It is now possible to view the trajectories of individual athletes and performers: if you do a persons search you will get a map with registered victories.

  • New feature! Distribution map of festivals

    Take a look at the first version of our geographically and chronologically determined distribution map of festivals ((the link is also available via our homepage). The map shows cities in the ancient world where one or more festivals were organised. Sliding the bar below the map allows you to see the chronological development and popularity of the cities and their festivals. The size of the red bulb represents the number of participants in a particular period. By clicking the red bulbs you will see which festival(s) were hosted by this particular city, how many known participants it attracted, and the names of the athletes and musicians that were born in that particular city. We are working on improving the functionality of the map, i.a. by creating a map that shows the result of any query you might run.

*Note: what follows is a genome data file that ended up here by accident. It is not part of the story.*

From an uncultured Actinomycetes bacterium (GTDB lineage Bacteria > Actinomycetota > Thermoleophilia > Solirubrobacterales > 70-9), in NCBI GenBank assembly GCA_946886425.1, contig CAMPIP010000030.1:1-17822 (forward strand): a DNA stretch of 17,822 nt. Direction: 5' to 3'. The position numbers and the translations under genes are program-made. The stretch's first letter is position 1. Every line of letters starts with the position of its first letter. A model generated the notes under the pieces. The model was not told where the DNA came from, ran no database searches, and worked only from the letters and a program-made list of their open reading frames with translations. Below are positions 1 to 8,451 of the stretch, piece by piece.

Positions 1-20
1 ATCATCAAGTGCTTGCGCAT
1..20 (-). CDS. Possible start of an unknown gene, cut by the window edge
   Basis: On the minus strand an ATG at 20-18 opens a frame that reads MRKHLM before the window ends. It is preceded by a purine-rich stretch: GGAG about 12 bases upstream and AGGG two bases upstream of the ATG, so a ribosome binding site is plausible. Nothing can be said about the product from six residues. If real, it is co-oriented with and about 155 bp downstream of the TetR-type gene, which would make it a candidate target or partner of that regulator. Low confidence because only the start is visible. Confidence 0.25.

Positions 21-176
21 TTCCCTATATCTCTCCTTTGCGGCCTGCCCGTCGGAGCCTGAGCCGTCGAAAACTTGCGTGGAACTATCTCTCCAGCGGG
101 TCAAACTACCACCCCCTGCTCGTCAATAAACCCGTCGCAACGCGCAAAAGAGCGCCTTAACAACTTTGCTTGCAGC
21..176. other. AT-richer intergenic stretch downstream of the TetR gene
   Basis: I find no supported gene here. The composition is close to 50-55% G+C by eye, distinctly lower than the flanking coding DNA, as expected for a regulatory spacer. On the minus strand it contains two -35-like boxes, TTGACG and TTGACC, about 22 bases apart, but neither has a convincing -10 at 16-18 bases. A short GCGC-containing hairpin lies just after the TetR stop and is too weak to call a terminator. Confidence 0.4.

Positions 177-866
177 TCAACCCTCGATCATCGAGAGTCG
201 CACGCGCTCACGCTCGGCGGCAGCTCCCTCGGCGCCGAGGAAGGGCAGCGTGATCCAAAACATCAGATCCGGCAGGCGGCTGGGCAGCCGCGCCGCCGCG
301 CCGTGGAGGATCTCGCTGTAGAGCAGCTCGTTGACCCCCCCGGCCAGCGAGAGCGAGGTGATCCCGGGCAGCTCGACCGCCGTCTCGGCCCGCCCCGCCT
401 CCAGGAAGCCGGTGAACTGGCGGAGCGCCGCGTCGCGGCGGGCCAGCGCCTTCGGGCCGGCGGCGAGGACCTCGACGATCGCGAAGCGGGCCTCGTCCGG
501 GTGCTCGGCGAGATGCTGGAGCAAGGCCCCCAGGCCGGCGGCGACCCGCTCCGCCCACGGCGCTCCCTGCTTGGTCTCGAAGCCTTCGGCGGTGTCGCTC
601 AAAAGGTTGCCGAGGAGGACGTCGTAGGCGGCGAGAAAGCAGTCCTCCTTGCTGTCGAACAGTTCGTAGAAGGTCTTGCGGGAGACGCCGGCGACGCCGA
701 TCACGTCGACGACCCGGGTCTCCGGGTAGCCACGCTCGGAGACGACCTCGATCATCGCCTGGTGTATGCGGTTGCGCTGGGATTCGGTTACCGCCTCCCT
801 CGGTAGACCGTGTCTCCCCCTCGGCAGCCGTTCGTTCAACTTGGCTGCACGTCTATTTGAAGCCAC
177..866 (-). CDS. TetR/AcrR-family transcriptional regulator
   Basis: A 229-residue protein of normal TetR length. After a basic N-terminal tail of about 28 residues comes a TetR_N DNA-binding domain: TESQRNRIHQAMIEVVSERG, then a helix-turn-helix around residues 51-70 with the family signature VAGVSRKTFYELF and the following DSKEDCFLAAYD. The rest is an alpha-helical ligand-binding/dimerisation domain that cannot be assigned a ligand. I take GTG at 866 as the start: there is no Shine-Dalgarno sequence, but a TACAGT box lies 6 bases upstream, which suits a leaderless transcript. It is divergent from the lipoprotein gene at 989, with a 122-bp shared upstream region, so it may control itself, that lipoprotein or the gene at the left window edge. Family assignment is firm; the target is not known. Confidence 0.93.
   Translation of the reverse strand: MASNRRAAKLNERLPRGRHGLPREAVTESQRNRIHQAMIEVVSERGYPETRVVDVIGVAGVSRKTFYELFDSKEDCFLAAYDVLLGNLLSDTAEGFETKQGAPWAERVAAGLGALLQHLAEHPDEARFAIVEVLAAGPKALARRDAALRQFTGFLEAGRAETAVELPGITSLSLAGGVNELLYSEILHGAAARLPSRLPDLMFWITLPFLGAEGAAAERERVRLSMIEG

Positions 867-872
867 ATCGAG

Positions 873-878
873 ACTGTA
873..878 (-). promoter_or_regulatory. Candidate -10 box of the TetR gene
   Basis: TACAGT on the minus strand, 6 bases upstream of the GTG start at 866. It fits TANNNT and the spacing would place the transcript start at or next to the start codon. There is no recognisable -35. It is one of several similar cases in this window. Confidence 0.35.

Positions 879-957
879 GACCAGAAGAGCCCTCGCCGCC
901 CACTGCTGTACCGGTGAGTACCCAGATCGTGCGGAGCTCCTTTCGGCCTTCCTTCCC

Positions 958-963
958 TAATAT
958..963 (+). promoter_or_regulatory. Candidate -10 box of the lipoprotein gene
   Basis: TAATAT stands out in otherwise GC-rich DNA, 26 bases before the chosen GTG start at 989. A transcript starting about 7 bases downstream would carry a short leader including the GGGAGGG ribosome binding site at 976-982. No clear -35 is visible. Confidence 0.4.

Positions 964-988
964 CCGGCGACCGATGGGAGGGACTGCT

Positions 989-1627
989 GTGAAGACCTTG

• New content! Organizers and competitors in Boiotian contests centred on Rome

    The newest addition to the database includes ca. 150 competitors in and organizers of some Boiotian contests associated with the presence of Rome, that were being organized in the second and first centuries BCE: the Amphiaraia kai Rhomaia in Oropos, the Rhomaia in Thebes, and the alleged Erotideia kai Rhomaia in Thespiai. Like other contemporaries, the Boiotians seem to have used their association with Rome through these contests to claim their status in a rapidly changing world.   

  • CfP - Rooted Cities, Wandering Gods: Inter-Urban Religious Interaction

    We are proud to announce that the members of the Connecting the Greeks project are organising a conference on inter-urban religious contacts, to take place (hopefully in person!) at Groningen in the autumn of 2021. We invite anyone interested in cities, religious practices, and the ties between them to submit an abstract – you can read all about the conference theme and confirmed speakers in the full call for papers.